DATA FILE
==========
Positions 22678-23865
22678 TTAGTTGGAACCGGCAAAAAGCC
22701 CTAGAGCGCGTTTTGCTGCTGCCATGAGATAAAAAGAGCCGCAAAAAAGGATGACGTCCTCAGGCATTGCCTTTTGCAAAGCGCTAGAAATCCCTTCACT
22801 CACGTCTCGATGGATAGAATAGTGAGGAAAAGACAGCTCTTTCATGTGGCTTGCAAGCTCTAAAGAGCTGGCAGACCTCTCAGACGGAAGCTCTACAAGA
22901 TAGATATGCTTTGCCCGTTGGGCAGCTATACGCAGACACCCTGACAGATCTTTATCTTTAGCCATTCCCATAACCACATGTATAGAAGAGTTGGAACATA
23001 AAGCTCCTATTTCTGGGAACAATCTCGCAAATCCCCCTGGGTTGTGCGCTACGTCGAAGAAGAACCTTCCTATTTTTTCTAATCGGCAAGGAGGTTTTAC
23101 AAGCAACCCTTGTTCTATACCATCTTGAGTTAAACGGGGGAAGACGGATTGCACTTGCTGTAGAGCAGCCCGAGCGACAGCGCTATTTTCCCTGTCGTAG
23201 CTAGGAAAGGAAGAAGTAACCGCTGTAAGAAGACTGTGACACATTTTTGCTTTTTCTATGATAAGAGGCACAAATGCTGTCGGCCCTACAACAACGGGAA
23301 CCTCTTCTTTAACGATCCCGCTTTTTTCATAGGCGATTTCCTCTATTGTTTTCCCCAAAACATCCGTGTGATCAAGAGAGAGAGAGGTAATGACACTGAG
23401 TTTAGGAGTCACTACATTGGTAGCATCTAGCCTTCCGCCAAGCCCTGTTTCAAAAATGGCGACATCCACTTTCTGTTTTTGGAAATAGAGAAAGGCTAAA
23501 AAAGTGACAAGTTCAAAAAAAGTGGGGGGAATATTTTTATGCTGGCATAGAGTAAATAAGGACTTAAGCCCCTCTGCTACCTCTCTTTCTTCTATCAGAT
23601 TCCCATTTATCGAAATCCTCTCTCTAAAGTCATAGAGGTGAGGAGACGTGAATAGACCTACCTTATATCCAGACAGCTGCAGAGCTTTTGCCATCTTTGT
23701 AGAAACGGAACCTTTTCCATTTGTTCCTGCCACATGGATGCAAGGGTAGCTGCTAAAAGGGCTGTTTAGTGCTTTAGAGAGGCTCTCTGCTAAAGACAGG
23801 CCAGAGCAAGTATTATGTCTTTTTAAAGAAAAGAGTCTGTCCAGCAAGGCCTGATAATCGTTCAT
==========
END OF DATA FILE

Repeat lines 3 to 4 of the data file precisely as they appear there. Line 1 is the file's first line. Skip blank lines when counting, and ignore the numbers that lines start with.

22701 CTAGAGCGCGTTTTGCTGCTGCCATGAGATAAAAAGAGCCGCAAAAAAGGATGACGTCCTCAGGCATTGCCTTTTGCAAAGCGCTAGAAATCCCTTCACT
22801 CACGTCTCGATGGATAGAATAGTGAGGAAAAGACAGCTCTTTCATGTGGCTTGCAAGCTCTAAAGAGCTGGCAGACCTCTCAGACGGAAGCTCTACAAGA